US allies criticise push to reimpose Iran sanctions

UK, France and Germany say they do not support US efforts to reinstate the sanctions

US allies rebuked Washington over its effort to reimpose international sanctions on Iran on Thursday, exacerbating a rift in the UN Security Council over the international response to Tehran's nuclear ambitions.

The UK, France and Germany said they did not support US efforts to reinstate the sanctions that were waived as part of the 2015 Iran nuclear deal agreed during the Obama administration - from which the US withdrew in 2018.

The US announced on Wednesday that it would reimpose the sanctions on Tehran, with Mike Pompeo, US secretary of state, notifying the UN Security Council on Thursday that Washington was restoring the sanctions, which would come back into effect in 30 days. Mr Pompeo accused the European countries of choosing "to side with the ayatollahs".

The European countries noted that while the US had withdrawn from the deal, they continued to support it “despite the significant challenges posed by US withdrawal” and did not support the US action.


The Trump administration has argued that it had the authority to trigger the reimposition of sanctions even though the US withdrew from the pact, a landmark achievement of former president Barack Obama under which Iran agreed to limit its nuclear programme in exchange for sanctions relief.

Mr Trump’s “snapback” move came after the US failed to persuade all but one of the 15-member Security Council to agree to extend a five-year UN arms embargo on Iran, which is due to expire on October 18th as part of the 2015 nuclear accord.

The administration has expressed concern that China and Russia want to sell sophisticated weapons, including missile defence systems, to Tehran. It blamed European countries on the security council for failing to provide a compromise solution. France, Germany and the UK – signatories to the Iran deal who all sit on the security council this year – have said any unilateral attempt to reimpose sanctions would have "serious adverse consequences".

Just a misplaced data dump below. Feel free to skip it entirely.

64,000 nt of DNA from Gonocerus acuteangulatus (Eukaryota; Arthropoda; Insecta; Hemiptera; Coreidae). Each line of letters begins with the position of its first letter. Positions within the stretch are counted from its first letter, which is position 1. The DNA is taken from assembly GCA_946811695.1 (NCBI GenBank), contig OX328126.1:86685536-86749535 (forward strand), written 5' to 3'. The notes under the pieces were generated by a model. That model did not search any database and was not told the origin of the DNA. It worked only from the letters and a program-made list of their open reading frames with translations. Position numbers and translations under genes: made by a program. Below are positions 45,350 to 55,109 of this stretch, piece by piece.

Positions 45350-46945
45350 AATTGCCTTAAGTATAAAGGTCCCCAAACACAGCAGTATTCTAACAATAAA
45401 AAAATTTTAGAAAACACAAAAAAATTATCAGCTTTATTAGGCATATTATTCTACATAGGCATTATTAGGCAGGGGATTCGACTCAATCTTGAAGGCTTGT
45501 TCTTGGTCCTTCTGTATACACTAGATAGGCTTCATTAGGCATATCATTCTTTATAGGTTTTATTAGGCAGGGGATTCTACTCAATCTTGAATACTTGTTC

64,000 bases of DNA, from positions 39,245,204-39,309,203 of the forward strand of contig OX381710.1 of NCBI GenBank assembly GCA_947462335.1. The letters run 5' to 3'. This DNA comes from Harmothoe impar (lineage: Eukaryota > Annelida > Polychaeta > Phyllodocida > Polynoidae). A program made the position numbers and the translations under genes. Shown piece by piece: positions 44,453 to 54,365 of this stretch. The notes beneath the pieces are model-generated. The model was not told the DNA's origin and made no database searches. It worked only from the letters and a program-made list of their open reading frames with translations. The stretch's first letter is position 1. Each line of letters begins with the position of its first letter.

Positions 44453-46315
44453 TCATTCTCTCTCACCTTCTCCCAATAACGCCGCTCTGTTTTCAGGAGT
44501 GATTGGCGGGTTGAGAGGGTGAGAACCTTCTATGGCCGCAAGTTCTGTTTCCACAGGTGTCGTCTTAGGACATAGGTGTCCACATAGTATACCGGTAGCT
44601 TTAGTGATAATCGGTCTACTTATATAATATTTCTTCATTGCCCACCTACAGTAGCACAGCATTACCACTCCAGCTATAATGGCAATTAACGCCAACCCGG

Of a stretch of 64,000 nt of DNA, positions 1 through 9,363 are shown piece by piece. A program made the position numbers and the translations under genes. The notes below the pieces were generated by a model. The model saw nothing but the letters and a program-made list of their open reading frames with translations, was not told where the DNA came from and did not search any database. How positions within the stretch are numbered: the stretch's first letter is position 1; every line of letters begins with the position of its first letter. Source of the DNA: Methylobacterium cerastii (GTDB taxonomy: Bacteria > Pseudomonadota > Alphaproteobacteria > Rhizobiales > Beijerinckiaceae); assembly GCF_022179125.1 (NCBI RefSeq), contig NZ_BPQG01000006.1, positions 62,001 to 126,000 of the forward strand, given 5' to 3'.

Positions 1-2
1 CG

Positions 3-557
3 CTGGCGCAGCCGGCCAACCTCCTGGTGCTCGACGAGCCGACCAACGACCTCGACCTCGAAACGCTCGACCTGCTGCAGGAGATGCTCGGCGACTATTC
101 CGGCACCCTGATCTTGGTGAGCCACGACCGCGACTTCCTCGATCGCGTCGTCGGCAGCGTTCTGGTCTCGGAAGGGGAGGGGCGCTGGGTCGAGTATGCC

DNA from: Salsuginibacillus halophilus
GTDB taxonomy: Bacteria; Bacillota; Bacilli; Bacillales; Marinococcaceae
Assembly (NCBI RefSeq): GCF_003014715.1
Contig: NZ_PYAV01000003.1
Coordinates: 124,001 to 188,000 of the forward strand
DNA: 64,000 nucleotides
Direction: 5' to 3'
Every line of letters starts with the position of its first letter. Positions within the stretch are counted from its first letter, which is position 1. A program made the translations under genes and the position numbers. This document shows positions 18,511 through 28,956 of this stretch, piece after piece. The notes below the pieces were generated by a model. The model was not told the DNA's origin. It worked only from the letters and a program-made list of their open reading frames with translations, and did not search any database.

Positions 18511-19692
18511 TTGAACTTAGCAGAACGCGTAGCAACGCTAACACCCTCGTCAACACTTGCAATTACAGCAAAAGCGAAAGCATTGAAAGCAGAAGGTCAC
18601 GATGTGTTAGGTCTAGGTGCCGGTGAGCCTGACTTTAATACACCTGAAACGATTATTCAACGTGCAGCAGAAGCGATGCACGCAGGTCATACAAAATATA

On Thursday, the three countries said in a statement that they remained “committed to the processes and institutions which constitute the foundation of multilateralism” and urged members to “refrain from any action that would only deepen the divisions in the security council or that would have serious adverse consequence on its work”.

The Trump administration claims it has the right to trigger the snapback of sanctions under UN Security Council resolution 2231, which endorsed the multi-party deal. The US claims it remains a “participant state” in the nuclear deal under the resolution and so can assert “significant non-performance of commitments” by Iran to force snapback within 30 days. – Copyright The Financial Times Limited 2020